StingRAY wave device being tested at wind center
The National Wind Technology Center (NWTC) at the U.S. Department of Energy’s National Renewable Energy Laboratory (NREL) began validation work earlier this year on the first water power technology tested in NWTC’s 5-MW dynamometer testing facility.
This technology is the StingRAY wave energy converter being developed by Columbia Power Technologies, based in Corvallis, Ore. StingRAY uses a direct drive with a very large diameter, said Columbia Power’s Chief Operating Officer, Reenst Lesemann. NWTC’s dynamometer can mimic the sea, with back-and-forth oscillation, and will put the generator through its paces to ensure it can withstand ocean forces.
“Though designed to benefit the wind industry, NWTC’s large dynamometer facility is being leveraged to help advance new ocean energy technology,” said NWTC Director Daniel Laird.
“We have one of the only facilities in the country with a dynamometer that can apply rotational torque at the speeds and forces required while also applying non-torque loads – which are side forces that simulate the action of a rogue wave hitting a wave energy converter in the ocean,” said Mark McDade, NWTC project manager. “This matters because the structures of these energy conversion devices must be designed to handle the side forces without damage.”
In 2013, the US$20 million facility was opened after being constructed with funding by a grant from DOE and the American Recovery and Investment Act. During the next few months, NREL said, the StingRAY unit will be connected to NWTC’s Controllable Grid Interface for electrical performance characterization.
Open-water demonstration of the system is scheduled for later this year at the U.S. Navy’s Wave Energy Test Site in Hawaii.
US$40 million available for open-ocean U.S. wave energy facility
The U.S. Department of Energy will provide up to US$40 million in funding to build the first open-ocean, power grid-connected wave energy test facility in the U.S. at a site off the Oregon coast.
U.S. Sens. Ron Wyden (D-Ore.), Jeff Merkley (D-Ore.), Lisa Murkowski (R-Alaska), and Patty Murray (D-Wash.) made this announcement in late December via a press release The wave energy test site will be built about 6 nautical miles off the coast of Newport, Ore. A partnership of Oregon State University, the University of Washington, the University of Alaska Fairbanks, and renewable energy innovators applied for the federal funding earlier this year. The senators, along with Sens. Dan Sullivan (R-Alaska) and Maria Cantwell (D-Wash.), urged DOE to award the funding for the Newport site in an October letter.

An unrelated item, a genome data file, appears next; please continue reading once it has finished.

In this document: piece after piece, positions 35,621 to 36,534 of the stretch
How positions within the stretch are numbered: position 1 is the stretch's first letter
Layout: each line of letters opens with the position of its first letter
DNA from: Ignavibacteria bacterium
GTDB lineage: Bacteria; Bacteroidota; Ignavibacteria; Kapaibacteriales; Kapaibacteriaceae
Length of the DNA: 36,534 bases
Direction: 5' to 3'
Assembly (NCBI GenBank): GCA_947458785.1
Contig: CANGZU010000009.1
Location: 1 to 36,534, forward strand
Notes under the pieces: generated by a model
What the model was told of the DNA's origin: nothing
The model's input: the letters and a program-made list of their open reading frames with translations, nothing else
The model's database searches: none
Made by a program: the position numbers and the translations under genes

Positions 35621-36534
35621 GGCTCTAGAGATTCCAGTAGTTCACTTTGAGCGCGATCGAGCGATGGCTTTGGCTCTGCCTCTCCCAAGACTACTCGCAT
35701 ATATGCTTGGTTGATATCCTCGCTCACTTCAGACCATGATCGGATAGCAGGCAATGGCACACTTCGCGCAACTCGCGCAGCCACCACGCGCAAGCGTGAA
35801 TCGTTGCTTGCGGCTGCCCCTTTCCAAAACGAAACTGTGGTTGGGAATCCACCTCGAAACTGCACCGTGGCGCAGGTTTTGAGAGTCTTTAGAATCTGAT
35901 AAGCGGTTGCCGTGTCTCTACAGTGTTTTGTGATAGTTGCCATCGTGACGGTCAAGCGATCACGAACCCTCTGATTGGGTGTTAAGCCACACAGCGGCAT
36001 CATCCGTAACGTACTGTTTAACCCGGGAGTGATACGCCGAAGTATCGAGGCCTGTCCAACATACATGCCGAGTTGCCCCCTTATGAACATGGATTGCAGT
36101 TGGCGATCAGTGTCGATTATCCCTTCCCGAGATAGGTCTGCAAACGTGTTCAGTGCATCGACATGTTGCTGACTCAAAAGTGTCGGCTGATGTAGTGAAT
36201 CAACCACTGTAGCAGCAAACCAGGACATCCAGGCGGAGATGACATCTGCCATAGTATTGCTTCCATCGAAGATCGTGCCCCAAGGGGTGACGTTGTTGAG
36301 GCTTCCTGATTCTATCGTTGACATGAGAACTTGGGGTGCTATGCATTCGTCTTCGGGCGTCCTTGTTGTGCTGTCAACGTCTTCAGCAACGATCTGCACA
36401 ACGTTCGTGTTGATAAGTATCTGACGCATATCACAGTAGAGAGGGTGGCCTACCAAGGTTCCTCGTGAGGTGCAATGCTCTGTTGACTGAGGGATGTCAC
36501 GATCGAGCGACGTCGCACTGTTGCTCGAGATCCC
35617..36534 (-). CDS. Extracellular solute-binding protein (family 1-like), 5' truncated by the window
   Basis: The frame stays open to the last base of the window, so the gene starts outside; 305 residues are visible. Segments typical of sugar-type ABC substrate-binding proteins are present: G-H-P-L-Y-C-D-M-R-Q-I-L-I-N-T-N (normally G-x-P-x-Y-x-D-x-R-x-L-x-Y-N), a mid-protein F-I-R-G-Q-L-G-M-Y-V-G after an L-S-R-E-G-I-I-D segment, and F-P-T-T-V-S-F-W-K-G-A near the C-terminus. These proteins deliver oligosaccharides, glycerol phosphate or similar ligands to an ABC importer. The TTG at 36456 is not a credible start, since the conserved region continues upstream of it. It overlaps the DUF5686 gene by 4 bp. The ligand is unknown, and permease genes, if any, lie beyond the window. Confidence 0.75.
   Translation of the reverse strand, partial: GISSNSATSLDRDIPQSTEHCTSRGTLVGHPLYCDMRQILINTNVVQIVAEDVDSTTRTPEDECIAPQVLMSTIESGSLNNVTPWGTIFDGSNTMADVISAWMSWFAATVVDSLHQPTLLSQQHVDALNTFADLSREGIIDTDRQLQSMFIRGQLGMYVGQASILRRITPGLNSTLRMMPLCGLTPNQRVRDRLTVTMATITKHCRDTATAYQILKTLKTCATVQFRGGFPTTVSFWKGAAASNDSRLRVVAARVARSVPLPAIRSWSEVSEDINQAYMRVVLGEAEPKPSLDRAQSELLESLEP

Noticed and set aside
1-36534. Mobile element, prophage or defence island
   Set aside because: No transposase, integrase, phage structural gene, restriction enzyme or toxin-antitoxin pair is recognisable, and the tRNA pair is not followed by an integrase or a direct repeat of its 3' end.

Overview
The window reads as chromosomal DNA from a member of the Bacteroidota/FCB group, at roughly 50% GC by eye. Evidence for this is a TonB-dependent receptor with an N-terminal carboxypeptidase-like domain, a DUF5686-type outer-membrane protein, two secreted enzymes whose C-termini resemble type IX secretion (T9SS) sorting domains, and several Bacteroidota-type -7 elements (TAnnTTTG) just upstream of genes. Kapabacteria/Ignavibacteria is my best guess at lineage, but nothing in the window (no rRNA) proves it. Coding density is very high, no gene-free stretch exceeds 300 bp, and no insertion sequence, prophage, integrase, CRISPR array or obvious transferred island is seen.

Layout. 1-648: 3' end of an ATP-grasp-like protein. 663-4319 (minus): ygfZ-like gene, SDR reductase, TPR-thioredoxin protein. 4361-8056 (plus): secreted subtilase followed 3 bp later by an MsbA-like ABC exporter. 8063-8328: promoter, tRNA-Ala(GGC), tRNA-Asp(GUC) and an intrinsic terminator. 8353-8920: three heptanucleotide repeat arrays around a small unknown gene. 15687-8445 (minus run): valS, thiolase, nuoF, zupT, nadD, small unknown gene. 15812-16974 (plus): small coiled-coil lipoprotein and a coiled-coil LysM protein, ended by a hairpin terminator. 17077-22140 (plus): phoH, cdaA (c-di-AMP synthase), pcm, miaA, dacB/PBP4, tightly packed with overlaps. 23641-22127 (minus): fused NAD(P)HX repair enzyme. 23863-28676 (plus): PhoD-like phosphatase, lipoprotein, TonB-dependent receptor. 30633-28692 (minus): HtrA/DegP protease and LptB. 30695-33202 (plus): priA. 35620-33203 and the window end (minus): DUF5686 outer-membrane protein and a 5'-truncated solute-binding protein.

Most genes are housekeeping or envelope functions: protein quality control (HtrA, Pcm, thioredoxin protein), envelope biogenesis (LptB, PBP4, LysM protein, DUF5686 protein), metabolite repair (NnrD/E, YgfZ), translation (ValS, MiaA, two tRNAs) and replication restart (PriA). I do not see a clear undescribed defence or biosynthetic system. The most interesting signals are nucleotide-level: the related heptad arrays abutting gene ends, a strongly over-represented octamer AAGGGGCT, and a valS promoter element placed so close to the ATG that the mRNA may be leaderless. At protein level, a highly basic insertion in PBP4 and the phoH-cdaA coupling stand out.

The funding award will allow the partners to build infrastructure, such as open-water test berths and undersea cables, which private companies would then use to test their current energy technologies. Companies seeking to test their designs at the site will not have to undergo separate permitting and installation processes – lowering the cost and speeding up the process for developing new wave energy technologies, while bringing business and jobs to the area.
Halifax Supreme Court hears arguments for Cape Sharp turbine
According to the Courts of Nova Scotia, the Halifax Supreme Court held hearings in January and February with regard to the Bay of Fundy Inshore Fisherman’s Association (BFIFA) challenges to Cape Sharp Tidal Venture Ltd.’s deployment of two, 2-MW tidal energy turbines at the Fundy Ocean Research Center for Energy (FORCE).
FORCE, located in the Bay of Fundy in Nova Scotia, is a Canadian research center for in-stream tidal energy.
No timetable was set for an announcement of a ruling from the court prior to the hearing dates.
At issue is the tidal energy research project’s monitoring program, which was approved by the Nova Scotia Department of Environment in June 2016. Approval of the monitoring program granted the installation of Cape Sharp Tidal turbines at FORCE.
BFIFA contends the turbines will cause environmental damage and the monitoring program is insufficient.
According to Cape Sharp Tidal, its project is seeking to use the initial 4-MW farm as the first phase of a commercial-scale project. Subject to regulatory approvals, the development will grow to an output of 16 MW [six more turbines] in 2017, 50 MW [17 more turbines] in 2019, and up to 300 MW [150 more turbines] of energy in the 2020s, generating power for nearly 75,000 customers.
In October 2016, the Supreme Court of Nova Scotia announced its decision to deny a request from BFIFA to stop a planned tidal turbine deployment prior to the scheduled 2017 hearing review on project environmental concerns before the court.